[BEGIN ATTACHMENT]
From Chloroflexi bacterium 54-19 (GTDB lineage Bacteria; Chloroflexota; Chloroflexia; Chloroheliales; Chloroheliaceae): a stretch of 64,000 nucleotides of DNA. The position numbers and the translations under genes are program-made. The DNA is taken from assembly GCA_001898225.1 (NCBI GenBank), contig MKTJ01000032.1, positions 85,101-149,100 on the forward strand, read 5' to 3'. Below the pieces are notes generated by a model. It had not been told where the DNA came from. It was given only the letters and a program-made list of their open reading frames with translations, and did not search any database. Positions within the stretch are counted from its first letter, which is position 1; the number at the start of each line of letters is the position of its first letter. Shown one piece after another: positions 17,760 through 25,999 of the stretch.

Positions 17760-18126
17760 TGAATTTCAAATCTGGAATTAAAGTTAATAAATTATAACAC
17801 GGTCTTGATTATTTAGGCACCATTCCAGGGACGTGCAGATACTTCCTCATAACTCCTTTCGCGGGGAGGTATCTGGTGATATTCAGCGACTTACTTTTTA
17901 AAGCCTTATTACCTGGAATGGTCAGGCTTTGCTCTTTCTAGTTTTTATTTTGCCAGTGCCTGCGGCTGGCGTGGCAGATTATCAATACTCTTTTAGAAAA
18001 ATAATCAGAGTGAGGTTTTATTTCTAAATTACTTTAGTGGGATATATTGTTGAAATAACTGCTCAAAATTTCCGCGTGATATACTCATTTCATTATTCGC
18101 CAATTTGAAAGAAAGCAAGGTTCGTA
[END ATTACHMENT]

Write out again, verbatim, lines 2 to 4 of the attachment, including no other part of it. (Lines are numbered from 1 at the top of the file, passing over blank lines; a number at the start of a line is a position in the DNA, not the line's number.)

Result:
Positions 17760-18126
17760 TGAATTTCAAATCTGGAATTAAAGTTAATAAATTATAACAC
17801 GGTCTTGATTATTTAGGCACCATTCCAGGGACGTGCAGATACTTCCTCATAACTCCTTTCGCGGGGAGGTATCTGGTGATATTCAGCGACTTACTTTTTA